Change Edition

Luxembourg weather website was offline ahead of storms

Luxembourg weather website was offline ahead of storms

by John MONAGHAN 26.07.2021 From our online archive
Information from MeteoLux was unavailable four days after website first experienced technical problems on Friday
Echternach's main shopping street was devastated by floods in mid-July
Echternach's main shopping street was devastated by floods in mid-July
Photo credit: Gerry Huberty

Updates about weekend storms headed for Luxembourg were unavailable on the national weather forecaster's website, which was offline with technical problems for four days, MeteoLux said on Monday.

“The company which manages our website is encountering technical problems,” Martina Reckwerth, head of the country’s meteorological department, said in a statement before service was restored on Monday afternoon.

The outage meant that online updates were unavailable on Saturday as Meteolux warned in emails that storms packing hail and wind gusts of up to 70 km per hour were possible.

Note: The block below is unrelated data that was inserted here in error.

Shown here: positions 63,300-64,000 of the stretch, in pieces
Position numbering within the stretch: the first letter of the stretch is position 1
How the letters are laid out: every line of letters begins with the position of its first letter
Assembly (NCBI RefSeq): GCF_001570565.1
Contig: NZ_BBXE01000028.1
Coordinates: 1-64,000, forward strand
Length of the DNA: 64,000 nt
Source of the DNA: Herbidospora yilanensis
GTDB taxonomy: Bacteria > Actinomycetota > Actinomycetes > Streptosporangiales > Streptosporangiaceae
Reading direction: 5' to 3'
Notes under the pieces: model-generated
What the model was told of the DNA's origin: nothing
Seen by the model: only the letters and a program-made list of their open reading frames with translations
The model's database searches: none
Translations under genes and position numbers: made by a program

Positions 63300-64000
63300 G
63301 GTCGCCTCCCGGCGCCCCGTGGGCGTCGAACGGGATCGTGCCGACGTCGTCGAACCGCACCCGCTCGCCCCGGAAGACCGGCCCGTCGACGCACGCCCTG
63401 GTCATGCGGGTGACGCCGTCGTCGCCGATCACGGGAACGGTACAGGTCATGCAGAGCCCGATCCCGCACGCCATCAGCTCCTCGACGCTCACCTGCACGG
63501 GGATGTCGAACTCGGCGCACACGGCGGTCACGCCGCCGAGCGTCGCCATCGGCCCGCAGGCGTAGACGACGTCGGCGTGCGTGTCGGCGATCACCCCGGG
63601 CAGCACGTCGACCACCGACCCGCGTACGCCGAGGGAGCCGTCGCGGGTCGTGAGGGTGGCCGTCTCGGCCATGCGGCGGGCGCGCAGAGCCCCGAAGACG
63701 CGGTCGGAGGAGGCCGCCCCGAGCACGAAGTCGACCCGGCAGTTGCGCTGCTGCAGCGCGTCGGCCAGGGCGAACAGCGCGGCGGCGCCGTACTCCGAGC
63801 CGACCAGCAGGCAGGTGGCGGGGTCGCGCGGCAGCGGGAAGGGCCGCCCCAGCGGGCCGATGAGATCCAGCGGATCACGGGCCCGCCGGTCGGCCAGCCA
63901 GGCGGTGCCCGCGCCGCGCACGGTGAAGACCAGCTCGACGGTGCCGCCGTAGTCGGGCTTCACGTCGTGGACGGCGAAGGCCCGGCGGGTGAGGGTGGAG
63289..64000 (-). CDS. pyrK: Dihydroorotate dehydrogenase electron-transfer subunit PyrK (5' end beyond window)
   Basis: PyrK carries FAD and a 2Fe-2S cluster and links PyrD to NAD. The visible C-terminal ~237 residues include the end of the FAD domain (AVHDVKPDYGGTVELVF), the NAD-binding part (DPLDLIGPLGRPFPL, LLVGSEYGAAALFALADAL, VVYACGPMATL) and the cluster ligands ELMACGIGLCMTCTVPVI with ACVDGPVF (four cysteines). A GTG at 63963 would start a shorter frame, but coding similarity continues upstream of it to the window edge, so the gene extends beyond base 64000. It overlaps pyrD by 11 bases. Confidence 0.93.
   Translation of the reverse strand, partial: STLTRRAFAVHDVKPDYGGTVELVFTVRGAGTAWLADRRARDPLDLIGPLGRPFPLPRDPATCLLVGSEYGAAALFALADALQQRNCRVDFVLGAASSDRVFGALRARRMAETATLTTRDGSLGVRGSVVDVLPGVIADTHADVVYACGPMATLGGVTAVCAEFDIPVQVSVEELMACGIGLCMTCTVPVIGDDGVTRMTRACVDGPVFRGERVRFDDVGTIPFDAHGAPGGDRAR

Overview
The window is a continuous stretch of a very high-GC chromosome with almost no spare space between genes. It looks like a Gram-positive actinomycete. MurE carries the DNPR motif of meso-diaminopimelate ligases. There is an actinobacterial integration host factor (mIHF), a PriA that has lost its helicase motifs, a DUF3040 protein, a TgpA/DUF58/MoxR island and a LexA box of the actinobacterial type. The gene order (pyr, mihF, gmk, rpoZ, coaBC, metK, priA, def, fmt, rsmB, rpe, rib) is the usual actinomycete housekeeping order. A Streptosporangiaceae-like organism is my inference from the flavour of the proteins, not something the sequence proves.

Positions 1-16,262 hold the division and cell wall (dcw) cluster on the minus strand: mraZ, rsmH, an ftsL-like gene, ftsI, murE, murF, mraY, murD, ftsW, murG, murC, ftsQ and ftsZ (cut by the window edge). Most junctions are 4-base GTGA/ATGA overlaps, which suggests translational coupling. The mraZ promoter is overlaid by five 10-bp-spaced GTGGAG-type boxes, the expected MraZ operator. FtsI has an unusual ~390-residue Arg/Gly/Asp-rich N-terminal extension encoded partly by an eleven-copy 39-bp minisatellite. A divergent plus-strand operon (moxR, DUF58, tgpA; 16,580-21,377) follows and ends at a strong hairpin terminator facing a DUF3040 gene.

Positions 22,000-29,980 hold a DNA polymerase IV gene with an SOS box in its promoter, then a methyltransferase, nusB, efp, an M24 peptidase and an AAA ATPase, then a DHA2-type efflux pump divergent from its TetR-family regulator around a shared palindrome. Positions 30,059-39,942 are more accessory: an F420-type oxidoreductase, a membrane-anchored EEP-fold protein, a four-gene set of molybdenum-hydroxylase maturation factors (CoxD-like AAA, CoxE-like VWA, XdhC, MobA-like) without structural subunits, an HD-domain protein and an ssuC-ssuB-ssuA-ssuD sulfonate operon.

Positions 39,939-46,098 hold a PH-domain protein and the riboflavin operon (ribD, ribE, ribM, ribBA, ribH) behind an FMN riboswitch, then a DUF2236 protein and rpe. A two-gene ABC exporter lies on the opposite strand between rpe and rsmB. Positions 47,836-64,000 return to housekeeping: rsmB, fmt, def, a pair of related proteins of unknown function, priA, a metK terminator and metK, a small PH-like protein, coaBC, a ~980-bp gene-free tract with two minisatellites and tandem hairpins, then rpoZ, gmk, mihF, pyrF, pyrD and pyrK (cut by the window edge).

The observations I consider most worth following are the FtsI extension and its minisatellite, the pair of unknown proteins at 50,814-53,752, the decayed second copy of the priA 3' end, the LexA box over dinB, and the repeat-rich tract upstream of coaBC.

A two-hour thunderstorm on Saturday turned streets in the southern Belgian town of Dinant, about 100km west of Troisvierges in northern Luxembourg, turned the Meuse River into torrents that washed away cars, multiple media organisations reported.

Despite the website outage, forecasts from MeteoLux were available via a range of methods including a 24 hour telephone number, email newsletter and apps on Apple and Google Play, the government statement said.  

The outage came just over a week after the country was hit by flooding which damaged homes and businesses at an estimated cost of €120 million, according to the trade association for insurers. Luxembourg insurers have so far reported damage to 6,000 homes and 1,000 vehicles in the aftermath of the downpours.

Some residents in areas hit hardest by the heavy flooding said they had expected more detailed guidance than the weather warnings posted on government websites and broadcast on radio.

There have been calls for the government to implement an improved phone notification system that delivered up-to-date warnings to smartphones, which happens in Japan when a tsunami is expected to hit.

The Luxembourg Times has a new mobile app, download here! Get the Luxembourg Times delivered to your inbox twice a day. Sign up for your free newsletters here.

More on this topic